But a new study by Christian Rudder, a co-founder of the dating site OkCupid, says there is another side to all of this. Women might prefer older men, but there are very definite limits to that statement. He concluded that women prefer older men until they turn 29. After that, they prefer men their own age or younger. “At age 40, women start to look exclusively for men who are younger than they are” while men universally prefer a woman in her early twenties. “A few chose 21, 22, 23, and 24-year-olds, but 24 was the ceiling.”
So when it comes to age differences, are any of us really following a cultural script? It seems most people do whatever they want, regardless of age or social convention, because there are more important things than pudge or gray hairs. Like effort. Effort is attractive. Personality too. Or character. Honesty. An adventurous nature. But when there is a noticeable age difference between you and your partner, how do you navigate that?
Some things to consider:
- Physical age versus psychological age – Things I like about older partners: they are mentally and emotionally mature. They’ve learned from their mistakes and can love deeply, fully, and offer me a great deal of understanding and sympathy. But the truth is, sometimes I don’t want that. I want someone who just wants to have fun with me, who encourages me to stay up late and be a little irresponsible. Also, with age comes… wrinkles. And health issues. (shrug) Just being honest. If you’re superficial (and I’m not judging here), then these are things to consider. Younger bodies are tighter, firmer, perkier, and brighter.
- Experience versus “know-it-all” – One of the things you’re going to stumble over is that while an older partner is experienced, they can also be condescending at times. A “been there, done that, now let me explain what you can learn from me instead of learning for yourself…” attitude can wear on the younger partner really quickly. Everybody likes someone with experience. No one likes a know-it-all.
- Life Goals – Looking at long-term compatibility, the two of you need to have the same plan. Be on the same page. Move in the same direction. If that’s not the case, then prepare for a lifetime of friction.
- Sexual Compatibility – Oh my gosh, this is the best, right! If your partner is older, they probably have a routine down that works; at least, let’s hope so! If they are younger, they are willing to try out whatever you suggest and have the energy to try all new variations on the tried-and-true to make it that much better. But no matter how wide the gap between the two of you, pay attention to their sexual needs and help each other have great sex.
- Finances – It is inevitable that age is not the only difference; chances are, so are your finances. One of your will have financial independence and one of you will become… well… dependent. Typically, the older partner enjoys “taking care of” the younger partner but not always. Sometimes, finances can be used to control or “buy” love, emotional or sexual favors, etc. Don’t subject yourself to that. Enjoy it when they share their wealth, but don’t let it control you or the relationship.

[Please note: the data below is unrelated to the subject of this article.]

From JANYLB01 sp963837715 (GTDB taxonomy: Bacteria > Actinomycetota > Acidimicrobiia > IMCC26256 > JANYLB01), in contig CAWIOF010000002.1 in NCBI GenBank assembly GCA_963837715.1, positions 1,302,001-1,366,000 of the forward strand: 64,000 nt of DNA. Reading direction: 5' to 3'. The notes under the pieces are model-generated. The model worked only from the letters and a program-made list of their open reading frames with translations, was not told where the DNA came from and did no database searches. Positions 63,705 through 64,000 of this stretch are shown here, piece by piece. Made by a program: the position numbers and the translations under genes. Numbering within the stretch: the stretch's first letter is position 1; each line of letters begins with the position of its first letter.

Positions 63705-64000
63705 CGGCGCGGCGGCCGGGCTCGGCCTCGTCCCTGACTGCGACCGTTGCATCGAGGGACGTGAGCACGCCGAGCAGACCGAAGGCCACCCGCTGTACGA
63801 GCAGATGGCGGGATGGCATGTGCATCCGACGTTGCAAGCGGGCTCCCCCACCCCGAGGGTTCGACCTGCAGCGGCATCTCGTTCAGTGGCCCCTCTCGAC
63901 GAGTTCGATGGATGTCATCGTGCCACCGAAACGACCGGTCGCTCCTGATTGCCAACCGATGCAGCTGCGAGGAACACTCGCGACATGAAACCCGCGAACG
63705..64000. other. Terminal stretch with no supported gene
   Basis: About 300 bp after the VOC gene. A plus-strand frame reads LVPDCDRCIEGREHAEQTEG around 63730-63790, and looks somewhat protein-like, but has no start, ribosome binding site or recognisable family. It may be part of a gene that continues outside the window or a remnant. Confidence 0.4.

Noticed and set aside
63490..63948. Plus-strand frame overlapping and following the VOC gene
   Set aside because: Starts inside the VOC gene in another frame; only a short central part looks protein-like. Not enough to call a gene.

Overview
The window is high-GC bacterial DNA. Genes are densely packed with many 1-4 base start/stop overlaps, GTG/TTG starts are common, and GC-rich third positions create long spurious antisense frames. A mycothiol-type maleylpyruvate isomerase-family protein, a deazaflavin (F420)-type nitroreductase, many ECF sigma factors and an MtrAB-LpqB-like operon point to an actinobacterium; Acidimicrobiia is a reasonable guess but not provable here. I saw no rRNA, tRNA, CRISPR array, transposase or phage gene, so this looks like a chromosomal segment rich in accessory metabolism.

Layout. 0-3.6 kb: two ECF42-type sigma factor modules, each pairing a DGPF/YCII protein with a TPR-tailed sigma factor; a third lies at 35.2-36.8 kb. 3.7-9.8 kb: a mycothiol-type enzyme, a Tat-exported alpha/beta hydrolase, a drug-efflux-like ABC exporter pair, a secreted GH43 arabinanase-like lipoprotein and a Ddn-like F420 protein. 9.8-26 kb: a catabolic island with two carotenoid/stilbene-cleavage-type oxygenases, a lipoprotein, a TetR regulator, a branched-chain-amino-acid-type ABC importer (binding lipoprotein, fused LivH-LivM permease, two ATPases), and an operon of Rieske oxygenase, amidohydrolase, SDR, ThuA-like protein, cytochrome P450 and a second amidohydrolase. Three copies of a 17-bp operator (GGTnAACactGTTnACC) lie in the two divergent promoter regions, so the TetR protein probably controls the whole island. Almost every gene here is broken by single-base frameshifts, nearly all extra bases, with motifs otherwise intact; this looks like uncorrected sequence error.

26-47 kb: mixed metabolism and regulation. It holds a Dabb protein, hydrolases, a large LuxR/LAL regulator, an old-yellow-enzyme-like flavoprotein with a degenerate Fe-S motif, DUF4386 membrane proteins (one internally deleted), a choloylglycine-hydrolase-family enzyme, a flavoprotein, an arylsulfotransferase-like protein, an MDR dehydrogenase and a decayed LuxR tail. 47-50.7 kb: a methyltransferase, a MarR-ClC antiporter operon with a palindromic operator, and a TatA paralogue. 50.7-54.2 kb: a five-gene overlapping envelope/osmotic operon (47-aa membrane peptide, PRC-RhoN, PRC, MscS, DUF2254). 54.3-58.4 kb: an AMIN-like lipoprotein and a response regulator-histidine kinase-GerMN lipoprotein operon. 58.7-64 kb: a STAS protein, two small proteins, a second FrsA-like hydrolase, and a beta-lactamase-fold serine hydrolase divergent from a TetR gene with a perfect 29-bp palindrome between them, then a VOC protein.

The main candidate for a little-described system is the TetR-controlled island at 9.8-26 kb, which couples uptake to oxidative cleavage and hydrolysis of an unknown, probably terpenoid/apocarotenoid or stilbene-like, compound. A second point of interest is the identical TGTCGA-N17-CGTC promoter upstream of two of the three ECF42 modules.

- Spending versus Saving – Your older partner might be more experienced, which is a good thing! But with that experience comes a checklist. To be blunt, they’ve already crossed some things off their Bucket List and won’t want to splurge on a huge sound system or “a night on the town” because they’ve done it. This might mean they want to save up for different activities, rather than “lose” money on something they’ve already done. Plus, even if they wind up doing that fun thing with you, they might poo-poo all over it because it wasn’t as fun as “the last time.” For example, my dad had already joined the Navy and sailed around the world a few times by the time he met my mother. She wanted to travel, but my dad would always say “I’ve done that. I don’t want to go with you.” Ultimately, this was a big problem in their relationship and contributed to their divorce.
- Friend Group – The older partner probably comes with a collection of friends they’ve picked up over the years. If you don’t like their old friends, good luck telling them! They’re going to be loyal to that person whether you like them or not. On the other hand, if you’re dating someone younger, those friends are probably younger too and will influence your partner to get into all kinds of “trouble” or “drama” that you’d rather avoid. To be fair, those friends are probably more fun and exciting that the older partner, much more the older partner’s friends.
- Family – The younger partner’s family may have reservations with an older person dating their loved one. Use age to your benefit – if your older partner can find common ground with older family members, those family members will probably run interference for both of you. Often, an older partner comes with children. Be sure you’re prepared to become an immediate parent!
17 Celebrity Couples with Big Age Differences, by Peggy Truong